NFPA annual report on firefighter fatalities in U.S. shows lowest number of on-duty deaths in 34 years
Published: 15 June, 2011
“We are very pleased to see that the number of on-duty firefighter deaths is at an historic low and continues to decline each year,” said James Shannon the president & CEO of the NFPA. “We strongly believe that the advances in training, equipment and fire codes are a major factor in reducing the deaths of these brave men and women that make up the ranks of volunteer and career firefighters.”
This is the fifth time in the past 10 years that the total number of deaths has been below 100. While the number of total deaths has dropped sharply, the number of cardiac-related deaths has not. The number of such deaths has been remarkably stable over the past six years.
The report found that the areas in which the deaths declined was diverse. 2010 saw the lowest number of fire ground deaths ever at 21, and the second lowest number of deaths while responding to or returning from alarms at 18 deaths. Deaths related to training activities and deaths while engaged in other non-emergency duties about matched the average numbers from the previous 10 years (11 and 18 deaths, respectively).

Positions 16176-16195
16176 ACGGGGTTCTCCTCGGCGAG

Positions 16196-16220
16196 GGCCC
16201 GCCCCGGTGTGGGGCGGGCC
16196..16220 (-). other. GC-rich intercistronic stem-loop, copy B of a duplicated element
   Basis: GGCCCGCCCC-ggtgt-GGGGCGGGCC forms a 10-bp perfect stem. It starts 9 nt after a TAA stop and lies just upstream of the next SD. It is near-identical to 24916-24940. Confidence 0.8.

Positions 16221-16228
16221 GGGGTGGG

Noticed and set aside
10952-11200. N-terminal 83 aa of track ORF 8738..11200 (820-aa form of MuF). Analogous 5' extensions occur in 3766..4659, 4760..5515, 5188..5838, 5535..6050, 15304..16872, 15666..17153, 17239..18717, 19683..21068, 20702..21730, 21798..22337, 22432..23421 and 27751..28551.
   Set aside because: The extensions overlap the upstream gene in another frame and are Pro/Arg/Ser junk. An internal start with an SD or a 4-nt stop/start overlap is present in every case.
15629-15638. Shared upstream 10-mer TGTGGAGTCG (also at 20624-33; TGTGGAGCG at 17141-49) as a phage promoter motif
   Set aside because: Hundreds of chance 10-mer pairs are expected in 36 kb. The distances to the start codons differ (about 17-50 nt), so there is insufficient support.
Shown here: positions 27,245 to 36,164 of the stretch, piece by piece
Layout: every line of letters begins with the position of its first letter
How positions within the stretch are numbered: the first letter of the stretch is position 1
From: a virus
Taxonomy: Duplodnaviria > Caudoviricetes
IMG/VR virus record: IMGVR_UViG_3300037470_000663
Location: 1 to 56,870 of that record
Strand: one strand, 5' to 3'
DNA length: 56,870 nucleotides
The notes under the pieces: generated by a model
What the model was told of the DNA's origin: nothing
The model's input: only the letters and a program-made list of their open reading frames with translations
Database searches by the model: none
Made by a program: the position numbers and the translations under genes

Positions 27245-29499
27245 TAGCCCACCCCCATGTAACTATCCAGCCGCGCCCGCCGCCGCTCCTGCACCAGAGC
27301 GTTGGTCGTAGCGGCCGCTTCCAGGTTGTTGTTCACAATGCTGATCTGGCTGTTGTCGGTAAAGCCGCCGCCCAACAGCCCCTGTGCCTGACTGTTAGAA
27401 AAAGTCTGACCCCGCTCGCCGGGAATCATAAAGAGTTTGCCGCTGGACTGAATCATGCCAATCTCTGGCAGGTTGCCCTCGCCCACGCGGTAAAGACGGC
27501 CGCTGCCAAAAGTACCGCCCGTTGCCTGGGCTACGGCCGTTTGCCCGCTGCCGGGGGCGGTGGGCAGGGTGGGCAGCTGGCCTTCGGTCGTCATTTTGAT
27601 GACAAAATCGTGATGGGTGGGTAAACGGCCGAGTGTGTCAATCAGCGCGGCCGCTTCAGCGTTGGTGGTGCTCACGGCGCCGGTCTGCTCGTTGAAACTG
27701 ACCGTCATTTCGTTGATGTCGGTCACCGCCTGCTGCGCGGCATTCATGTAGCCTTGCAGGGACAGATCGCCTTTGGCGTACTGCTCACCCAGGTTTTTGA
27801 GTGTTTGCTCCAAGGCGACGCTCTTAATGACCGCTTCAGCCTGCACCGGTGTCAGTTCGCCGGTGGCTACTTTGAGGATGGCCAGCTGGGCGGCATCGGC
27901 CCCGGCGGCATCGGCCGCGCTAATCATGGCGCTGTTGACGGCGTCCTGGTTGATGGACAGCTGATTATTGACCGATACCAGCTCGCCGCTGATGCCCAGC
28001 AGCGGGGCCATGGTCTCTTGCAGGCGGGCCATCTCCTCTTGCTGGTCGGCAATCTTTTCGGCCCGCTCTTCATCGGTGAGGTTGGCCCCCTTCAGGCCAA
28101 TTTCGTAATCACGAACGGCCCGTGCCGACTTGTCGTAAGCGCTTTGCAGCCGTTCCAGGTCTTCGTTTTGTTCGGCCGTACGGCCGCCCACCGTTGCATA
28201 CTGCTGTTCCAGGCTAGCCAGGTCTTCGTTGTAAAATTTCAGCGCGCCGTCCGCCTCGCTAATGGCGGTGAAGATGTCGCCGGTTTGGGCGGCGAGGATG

Other key findings in the report include:
- There were nine deaths in crashes of road vehicles in 2010, as well as in 2009, which is the lowest since 1983.
- There were 44 volunteer firefighters deaths in 2010, which continues a downward trend.
- The ages of all U.S. firefighters who died ranged from 20 to 86 with a median age of 52.5 years.
Each year, the NFPA collects data on all firefighter fatalities in the U.S. that result from injuries or illnesses that occurred while the victims were on-duty. The term “on-duty” refers to being at the scene of an alarm, whether a fire or non-fire incident; while responding to or returning from an alarm; while participating in other fire department duties. This annual report is considered the definitive source of on-duty firefighter deaths.
About the National Fire Protection Association (NFPA)
NFPA is a worldwide leader in fire, electrical, building, and life safety. The mission of the international nonprofit organization founded in 1896 is to reduce the worldwide burden of fire and other hazards on the quality of life by providing and advocating consensus codes and standards, research, training, and education. Visit NFPA’s website at www.nfpa.org for more information.